Woman hopes her experience with elder abuse and exploitation can help save others from similar situations

Hunter Herbaugh
Thursday, May 21, 2020
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A local woman is sharing her story of fraud, theft and broken trust in hopes that she will be able to help others who suspect they are in similar situations spot the warning signs and react in time to avoid the worst results of such situations. Jan Kruger is opening up about the ordeal she experienced following her sister’s sentencing in a fraud case regarding their mother. The conviction and sentencing wraps up a nearly four year investigation into allegations of theft and exploitation.

Kruger’s sister, Marian Tooley, was sentenced on May 15 in the Ninth Judicial District Court in Pondera County after being convicted of Elder Exploitation and Money Laundering, both felonies, following an investigation into allegations that she had been using her power of attorney for her mother to her own benefit. She was sentenced to 10 years probation and ordered to pay over $210,000 in restitution, as well as being given 5,000 hours of community service.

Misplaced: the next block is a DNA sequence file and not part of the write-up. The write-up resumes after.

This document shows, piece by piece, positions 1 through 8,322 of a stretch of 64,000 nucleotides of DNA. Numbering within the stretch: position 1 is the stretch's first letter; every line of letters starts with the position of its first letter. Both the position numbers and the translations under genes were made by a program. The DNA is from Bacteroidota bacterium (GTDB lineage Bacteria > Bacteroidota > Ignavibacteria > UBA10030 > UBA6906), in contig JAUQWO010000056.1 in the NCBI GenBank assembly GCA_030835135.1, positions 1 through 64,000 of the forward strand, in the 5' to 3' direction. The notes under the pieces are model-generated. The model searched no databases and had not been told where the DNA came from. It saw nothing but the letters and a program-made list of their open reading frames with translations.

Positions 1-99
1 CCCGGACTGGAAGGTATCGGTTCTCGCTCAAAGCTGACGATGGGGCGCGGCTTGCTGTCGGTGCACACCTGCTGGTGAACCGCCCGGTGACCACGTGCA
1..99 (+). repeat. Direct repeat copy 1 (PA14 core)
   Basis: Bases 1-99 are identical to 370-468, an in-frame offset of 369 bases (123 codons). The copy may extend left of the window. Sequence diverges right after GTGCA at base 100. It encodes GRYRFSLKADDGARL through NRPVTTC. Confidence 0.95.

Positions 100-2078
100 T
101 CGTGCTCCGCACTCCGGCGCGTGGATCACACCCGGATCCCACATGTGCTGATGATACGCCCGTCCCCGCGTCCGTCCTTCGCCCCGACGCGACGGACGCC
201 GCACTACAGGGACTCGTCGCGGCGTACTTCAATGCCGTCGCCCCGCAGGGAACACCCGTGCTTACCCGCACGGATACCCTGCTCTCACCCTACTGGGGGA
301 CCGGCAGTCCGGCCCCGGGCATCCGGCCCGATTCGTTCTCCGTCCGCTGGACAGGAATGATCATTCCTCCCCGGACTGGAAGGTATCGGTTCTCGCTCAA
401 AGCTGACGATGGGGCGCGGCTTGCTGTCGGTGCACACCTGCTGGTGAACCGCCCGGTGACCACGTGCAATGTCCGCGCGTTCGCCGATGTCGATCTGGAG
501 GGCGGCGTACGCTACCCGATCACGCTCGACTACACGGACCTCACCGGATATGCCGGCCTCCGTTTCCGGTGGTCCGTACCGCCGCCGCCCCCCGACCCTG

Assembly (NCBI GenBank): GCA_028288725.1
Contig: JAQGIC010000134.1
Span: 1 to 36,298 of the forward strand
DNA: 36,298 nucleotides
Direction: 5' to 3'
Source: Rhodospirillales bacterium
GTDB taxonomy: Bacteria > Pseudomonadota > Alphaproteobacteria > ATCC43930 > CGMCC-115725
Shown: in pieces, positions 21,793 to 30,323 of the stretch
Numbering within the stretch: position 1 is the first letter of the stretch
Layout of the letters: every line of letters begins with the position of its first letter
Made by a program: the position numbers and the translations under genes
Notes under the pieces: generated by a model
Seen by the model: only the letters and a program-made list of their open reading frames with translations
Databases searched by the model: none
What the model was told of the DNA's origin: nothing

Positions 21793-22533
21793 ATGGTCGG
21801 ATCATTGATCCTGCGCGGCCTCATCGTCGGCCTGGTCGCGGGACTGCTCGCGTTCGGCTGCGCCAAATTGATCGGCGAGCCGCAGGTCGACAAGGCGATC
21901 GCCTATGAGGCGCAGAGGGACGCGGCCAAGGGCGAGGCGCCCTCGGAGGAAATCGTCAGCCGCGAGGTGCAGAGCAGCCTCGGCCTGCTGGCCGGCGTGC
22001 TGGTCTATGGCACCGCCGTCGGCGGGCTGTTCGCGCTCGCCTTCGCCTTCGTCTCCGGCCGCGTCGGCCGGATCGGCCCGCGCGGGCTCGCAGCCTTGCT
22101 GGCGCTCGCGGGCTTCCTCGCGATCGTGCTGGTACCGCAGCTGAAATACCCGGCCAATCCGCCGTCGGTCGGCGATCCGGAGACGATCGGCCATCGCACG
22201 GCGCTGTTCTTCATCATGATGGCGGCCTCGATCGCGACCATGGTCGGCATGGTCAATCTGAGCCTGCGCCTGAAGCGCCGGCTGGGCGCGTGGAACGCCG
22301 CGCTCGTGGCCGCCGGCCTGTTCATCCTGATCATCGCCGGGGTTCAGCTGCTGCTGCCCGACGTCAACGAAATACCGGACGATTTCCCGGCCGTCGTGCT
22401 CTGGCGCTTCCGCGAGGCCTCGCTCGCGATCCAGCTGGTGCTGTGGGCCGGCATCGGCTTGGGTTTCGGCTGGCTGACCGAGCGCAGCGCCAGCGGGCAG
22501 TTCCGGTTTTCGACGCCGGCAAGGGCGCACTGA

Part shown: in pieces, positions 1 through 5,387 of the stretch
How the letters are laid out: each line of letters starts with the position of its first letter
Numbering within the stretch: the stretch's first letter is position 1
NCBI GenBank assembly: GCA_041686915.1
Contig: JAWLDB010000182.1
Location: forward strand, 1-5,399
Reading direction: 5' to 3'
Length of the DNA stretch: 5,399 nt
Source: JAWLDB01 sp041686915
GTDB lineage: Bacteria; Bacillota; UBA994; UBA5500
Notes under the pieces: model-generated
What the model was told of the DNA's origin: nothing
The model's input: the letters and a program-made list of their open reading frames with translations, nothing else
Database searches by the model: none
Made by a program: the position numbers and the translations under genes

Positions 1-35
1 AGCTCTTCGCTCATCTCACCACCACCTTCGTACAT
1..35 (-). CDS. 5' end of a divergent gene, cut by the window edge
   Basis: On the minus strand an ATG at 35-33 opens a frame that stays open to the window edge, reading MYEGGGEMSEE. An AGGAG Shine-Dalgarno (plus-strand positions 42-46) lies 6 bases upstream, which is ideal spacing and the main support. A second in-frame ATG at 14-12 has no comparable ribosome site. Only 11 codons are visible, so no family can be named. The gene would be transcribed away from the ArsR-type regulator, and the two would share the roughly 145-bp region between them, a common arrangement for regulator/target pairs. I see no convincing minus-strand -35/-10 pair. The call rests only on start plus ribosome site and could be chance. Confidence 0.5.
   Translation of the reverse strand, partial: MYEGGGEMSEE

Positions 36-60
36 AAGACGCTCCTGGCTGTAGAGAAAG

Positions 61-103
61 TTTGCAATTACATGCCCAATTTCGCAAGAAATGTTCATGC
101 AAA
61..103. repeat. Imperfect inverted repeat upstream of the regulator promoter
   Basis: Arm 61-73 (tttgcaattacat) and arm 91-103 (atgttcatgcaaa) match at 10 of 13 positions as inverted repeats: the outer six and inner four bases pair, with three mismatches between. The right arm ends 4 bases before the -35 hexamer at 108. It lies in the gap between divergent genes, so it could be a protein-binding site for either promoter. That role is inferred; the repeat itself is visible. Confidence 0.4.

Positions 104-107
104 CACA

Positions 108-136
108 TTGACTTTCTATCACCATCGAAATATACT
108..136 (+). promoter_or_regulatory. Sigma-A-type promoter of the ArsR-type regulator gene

The incident involved the sisters’ mother, Helen Davis, who at the time resided at the Bee Hive, a retirement facility in Conrad, Mont. Following her husband’s passing in 2005, Davis inherited his life insurance, giving her roughly $500,000. According to documents provided by Kruger, it was her father’s wish that her mother have enough money to take care of herself without having to rely on public assistance.

“This money is to take care of your mother when I’m gone and the government will not take care of her,” a note from Davis’ husband reads.

Furthermore, Davis was the sole heir to her son’s estate following his passing in 2013. The estate was home to several vehicles as Kruger described her brother as a bit of a hoarder and a “heck of a Ford mechanic.”

Kruger said that her suspicions of her sister’s actions first arose in 2014 when she received a call from Tooley saying that she was applying for Veteran’s Affairs benefits for Davis, saying she was “essentially broke.” Knowing that her mother should have had plenty of available funds, Kruger referred the situation to Adult Protective Services.

APS then began an investigation that lasted until 2015 when they determined that there was reasonable evidence to begin a criminal investigation and the case was handed to the Pondera County Sheriff’s Office for further investigation. The criminal investigation lasted until April, 2019 when charges were finally filed. Kruger was appointed her mother’s permanent guardian and conservator following a contentious court hearing in 2016. By that time, there was only about $5,000 left in the account. Davis passed away in 2017.

Over the course of both investigations, officials determined that Tooley had been moving money from Davis’ account, into a checking account she had created for her late brother’s estate and then using that money to pay for goods and services for her own benefit. It was also determined that she had been selling cars from her brother’s estate without permission.